\begin{align} \widehat{\widehat{\alpha}}_{\small\text{MLE}} ~~is~~ \hspace{34mm} & \\ {\cal{AN}} \Bigg( \alpha, \, \frac{\alpha^2}{n} \, \Bigg[ \frac{\left(\frac{d}{\widetilde{d}}\right)^{\alpha}}{1-\left(\frac{d}{\widetilde{d}}\right)^{\alpha}} \log^2 \left[ \left(\frac{d}{\widetilde{d}}\right)^{\alpha} \right]& \\ + \left(\frac{d}{\widetilde{d}}\right)^{\alpha} - \left(\frac{d}{\widetilde{u}}\right)^{\alpha} \Biggr]^{-1} \Biggr).& \end{align}

Numerical implementation of these formulas is provided in Table 5.4, where we compare censored MLEs with estimators based on such and that act on data the same way as MLEs. It is clear from the table that censored MLEs do achieve the same degree of robustness as the corresponding -estimators. Moreover, the point and interval estimates produced by these two methods are very close but not identical. Finally, it should be emphasized once again that the MLE-based intervals are constructed using the assumed asymptotic distribution that is not proven and may be incorrect.

## 6. Concluding remarks

In the paper, we developed the methods of *trimmed* (called and *winsorized* (called moments for robust estimation of claim severity models that are affected by deductibles, policy limits, and coinsurance. We provided the definitions and asymptotic properties of those estimators for various data scenarios, including *complete*, *truncated*, and *censored* data, and two types of *insurance payments*. Further, we derived specific definitions and explicit asymptotic distributions of the maximum likelihood, -, and -estimators for insurance payments when the loss variable follows a single-parameter Pareto distribution. Those analytic examples clearly show that - and -estimators sacrifice little efficiency with respect to MLE but are robust and have explicit formulas (whereas MLE requires numerical optimization; see Section 4.1.2). These are highly desirable properties in practice. Finally, we illustrated the practical performance of the estimators under consideration using the well-known Norwegian fire claims data.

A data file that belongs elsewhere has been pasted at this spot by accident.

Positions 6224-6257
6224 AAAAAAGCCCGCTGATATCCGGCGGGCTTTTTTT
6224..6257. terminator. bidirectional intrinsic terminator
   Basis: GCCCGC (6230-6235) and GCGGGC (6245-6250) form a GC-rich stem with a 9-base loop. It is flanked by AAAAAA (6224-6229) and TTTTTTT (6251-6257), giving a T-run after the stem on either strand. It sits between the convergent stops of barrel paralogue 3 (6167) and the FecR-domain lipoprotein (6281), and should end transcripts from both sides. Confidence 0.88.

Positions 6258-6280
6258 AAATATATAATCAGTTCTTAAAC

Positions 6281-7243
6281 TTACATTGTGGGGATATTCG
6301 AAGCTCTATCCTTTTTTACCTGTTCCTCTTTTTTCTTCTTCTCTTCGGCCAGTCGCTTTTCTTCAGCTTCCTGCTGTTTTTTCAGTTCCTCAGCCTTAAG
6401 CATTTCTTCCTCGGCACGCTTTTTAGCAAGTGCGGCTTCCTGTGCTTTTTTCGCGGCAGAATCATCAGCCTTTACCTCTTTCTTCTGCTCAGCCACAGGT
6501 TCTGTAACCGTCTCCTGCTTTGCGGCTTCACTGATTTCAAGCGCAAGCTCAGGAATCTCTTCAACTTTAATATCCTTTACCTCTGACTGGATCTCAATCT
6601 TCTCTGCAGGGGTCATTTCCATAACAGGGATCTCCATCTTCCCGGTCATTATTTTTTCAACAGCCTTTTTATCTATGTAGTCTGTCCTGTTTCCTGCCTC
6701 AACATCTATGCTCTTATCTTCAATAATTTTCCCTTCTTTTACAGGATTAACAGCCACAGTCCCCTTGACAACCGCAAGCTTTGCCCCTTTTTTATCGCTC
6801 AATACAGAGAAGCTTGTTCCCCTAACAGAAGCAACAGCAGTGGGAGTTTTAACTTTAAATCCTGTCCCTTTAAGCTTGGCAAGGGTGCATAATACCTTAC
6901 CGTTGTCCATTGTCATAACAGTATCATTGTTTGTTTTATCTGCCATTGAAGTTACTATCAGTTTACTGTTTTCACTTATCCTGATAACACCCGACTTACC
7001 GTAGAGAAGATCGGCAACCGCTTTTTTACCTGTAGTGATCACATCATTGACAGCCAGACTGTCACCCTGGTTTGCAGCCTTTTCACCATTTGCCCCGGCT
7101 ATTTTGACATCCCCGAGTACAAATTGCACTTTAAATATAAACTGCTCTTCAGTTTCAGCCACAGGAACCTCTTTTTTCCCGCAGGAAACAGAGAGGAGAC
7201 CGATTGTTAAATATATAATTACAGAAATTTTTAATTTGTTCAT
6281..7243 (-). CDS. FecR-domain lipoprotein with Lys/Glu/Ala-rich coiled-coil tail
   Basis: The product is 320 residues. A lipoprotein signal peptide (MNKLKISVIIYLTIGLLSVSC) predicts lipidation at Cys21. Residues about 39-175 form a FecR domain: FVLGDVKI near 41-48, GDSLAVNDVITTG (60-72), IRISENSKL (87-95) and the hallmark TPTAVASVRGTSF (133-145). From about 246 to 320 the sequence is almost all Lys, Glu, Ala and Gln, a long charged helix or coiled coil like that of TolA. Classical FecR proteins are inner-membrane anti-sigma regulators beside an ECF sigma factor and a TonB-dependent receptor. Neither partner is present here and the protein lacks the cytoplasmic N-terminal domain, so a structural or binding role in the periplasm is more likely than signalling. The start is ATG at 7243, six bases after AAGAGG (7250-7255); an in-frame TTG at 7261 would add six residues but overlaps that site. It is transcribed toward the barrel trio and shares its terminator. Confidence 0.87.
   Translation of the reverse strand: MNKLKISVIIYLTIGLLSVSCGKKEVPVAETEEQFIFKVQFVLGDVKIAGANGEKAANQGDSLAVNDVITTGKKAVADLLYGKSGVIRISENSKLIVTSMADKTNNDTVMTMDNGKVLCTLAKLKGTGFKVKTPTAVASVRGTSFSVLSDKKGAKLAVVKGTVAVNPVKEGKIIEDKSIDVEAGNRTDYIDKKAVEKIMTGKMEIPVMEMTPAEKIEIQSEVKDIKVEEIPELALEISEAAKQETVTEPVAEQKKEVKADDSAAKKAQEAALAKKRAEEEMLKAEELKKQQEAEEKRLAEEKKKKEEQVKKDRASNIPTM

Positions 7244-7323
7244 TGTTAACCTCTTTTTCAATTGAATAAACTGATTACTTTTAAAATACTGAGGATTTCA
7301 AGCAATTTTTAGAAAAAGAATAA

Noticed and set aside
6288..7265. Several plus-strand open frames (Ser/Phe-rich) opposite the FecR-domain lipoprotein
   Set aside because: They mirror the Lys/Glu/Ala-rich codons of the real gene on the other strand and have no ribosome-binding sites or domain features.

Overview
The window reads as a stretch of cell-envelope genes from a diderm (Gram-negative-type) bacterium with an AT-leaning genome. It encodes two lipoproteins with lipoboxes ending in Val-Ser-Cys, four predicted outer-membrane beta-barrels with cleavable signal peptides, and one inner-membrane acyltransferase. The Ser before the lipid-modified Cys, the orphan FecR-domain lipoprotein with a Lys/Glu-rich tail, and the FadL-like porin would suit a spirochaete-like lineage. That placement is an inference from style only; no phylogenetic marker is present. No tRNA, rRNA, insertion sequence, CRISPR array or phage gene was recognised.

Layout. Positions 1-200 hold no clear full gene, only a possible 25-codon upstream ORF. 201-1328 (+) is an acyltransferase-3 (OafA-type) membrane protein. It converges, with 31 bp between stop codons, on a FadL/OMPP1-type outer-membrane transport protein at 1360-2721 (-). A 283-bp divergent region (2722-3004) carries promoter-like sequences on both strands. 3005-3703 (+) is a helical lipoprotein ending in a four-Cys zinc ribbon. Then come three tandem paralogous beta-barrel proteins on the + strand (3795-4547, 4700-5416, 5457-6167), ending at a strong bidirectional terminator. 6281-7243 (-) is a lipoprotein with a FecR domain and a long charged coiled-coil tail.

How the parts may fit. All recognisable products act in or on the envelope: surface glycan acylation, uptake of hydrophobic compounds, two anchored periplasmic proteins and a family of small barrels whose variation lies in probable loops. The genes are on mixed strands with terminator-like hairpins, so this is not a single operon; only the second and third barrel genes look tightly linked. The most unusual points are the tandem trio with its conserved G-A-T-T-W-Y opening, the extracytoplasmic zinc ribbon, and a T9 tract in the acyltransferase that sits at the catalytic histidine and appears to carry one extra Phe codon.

The research presented in the paper invites follow-up studies in several directions. For example, the most obvious direction would be to study small-sample properties of the estimators (for Pareto Blanchet et al. 2019) as well as in the financial risk management literature (see, e.g., Alexander and Sarabia 2012; Glasserman and Xu 2014). Fifth, it would also be of interest to see how well future insurance claims can be predicted using the robust parametric approach of this paper versus more general predictive techniques that are designed to incorporate model uncertainty (see, e.g., Liang Hong and Martin 2017; L. Hong, Kuffner, and Martin 2018).

using simulations. A second direction might be to derive specific formulas and investigate the estimators’ efficiency properties for other loss models such as lognormal, gamma, log-logistic, folded- and GB2 distributions. A third avenue might be to consider robust estimation based on different influence functions such as Hampel’s redescending or Tukey’s biweight (bisquare) functions. A fourth line of inquiry could be to compare practical performance of our models’ robustness with that based on model distance and entropy. Note that the latter approach derives the worst-case risk measurements, relative to measurements from a baseline model, and has been used by authors in the actuarial literature (e.g.,Finally, to conclude the paper, we briefly discuss how our methodology based on Shi 2014; Shi and Zhao 2020; Delong, Lindholm, and Wüthrich 2021). First of all, the specific examples we present in the paper demonstrate that - and -estimators are well suited for robust fitting of heavy-tailed distributions (e.g., Pareto I) when data are affected by deductibles and policy limits. Second, the regression framework is a major generalization of the underlying assumptions. In this context, several useful results are derived by Lien and Balakrishnan (2005, 2021). Motivated by the problems originating in accounting, those authors investigated the effects on parameter estimates (of a standard regression model) when the covariate data are first cleaned by applying symmetric trimming or winsorization. Those papers surely offer a good start for finding robust estimators of regression parameters, but to make - and -estimators work with heavy-tailed errors, one would have to apply trimming and/or winsorizing to the covariates and the response variable. Third, the aggregate losses are modeled using compound distributions. The severity part of the compound model could be handled directly with - and -estimators. However, at this time, it remains unclear how to modify these estimators to fit the frequency part of the model. This line of investigation is deferred to future research projects.

- and -estimators could be extended to applications involving regression with heavy-tailed errors (and potentially incomplete data) and aggregate losses. These are recent and active areas of applied research in insurance (see, e.g.,### Acknowledgments

The authors are very appreciative of valuable insights and useful comments provided by editor-in-chief Dr. Peng Shi and an anonymous referee that helped to substantially improve the paper. Also, much of the work was completed while the first author was a PhD student in the Department of Mathematical Sciences at the University of Wisconsin–Milwaukee.